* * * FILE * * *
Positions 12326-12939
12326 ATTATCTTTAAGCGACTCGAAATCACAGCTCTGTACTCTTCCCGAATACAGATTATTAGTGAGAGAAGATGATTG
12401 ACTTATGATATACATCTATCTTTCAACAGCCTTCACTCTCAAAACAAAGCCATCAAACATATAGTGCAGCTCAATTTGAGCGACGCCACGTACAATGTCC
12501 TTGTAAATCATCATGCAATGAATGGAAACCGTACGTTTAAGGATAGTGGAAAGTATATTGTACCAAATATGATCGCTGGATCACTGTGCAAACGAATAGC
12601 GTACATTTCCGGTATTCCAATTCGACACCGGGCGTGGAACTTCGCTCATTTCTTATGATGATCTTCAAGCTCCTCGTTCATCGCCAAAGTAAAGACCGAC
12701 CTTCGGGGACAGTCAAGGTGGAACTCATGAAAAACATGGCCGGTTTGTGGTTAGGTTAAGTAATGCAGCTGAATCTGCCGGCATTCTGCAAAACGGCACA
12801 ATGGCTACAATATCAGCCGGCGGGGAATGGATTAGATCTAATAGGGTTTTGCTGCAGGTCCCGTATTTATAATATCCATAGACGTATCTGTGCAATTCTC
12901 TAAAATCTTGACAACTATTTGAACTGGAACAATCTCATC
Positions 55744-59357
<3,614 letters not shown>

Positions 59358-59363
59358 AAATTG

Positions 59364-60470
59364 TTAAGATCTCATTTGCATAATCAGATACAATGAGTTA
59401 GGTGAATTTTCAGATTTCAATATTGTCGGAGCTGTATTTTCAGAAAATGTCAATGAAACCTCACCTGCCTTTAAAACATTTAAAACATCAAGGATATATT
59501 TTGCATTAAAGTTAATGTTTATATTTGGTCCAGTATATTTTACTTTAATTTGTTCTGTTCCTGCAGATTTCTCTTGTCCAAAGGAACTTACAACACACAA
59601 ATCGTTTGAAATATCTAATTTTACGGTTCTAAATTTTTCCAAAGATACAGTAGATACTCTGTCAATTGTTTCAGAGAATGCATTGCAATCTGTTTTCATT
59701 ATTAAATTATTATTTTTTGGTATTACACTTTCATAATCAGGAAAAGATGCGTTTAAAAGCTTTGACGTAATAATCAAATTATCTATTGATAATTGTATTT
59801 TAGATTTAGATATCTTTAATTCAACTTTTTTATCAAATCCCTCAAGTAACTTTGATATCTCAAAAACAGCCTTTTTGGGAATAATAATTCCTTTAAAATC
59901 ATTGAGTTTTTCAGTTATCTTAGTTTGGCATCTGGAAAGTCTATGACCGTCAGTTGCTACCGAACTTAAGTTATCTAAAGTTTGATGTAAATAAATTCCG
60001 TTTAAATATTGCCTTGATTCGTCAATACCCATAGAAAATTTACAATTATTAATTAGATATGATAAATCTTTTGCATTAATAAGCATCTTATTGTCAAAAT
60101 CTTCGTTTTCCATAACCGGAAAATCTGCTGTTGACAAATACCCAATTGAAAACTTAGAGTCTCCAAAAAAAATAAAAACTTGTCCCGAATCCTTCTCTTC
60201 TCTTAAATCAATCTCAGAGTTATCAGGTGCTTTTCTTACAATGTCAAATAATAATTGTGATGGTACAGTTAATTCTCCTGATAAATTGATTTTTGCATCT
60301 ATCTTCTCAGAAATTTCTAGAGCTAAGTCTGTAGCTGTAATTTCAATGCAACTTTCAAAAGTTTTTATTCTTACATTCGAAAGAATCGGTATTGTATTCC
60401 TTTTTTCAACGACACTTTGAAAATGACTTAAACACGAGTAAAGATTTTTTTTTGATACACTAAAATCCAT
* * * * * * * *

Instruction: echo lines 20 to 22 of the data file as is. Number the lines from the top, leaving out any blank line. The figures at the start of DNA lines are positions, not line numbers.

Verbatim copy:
59901 ATTGAGTTTTTCAGTTATCTTAGTTTGGCATCTGGAAAGTCTATGACCGTCAGTTGCTACCGAACTTAAGTTATCTAAAGTTTGATGTAAATAAATTCCG
60001 TTTAAATATTGCCTTGATTCGTCAATACCCATAGAAAATTTACAATTATTAATTAGATATGATAAATCTTTTGCATTAATAAGCATCTTATTGTCAAAAT
60101 CTTCGTTTTCCATAACCGGAAAATCTGCTGTTGACAAATACCCAATTGAAAACTTAGAGTCTCCAAAAAAAATAAAAACTTGTCCCGAATCCTTCTCTTC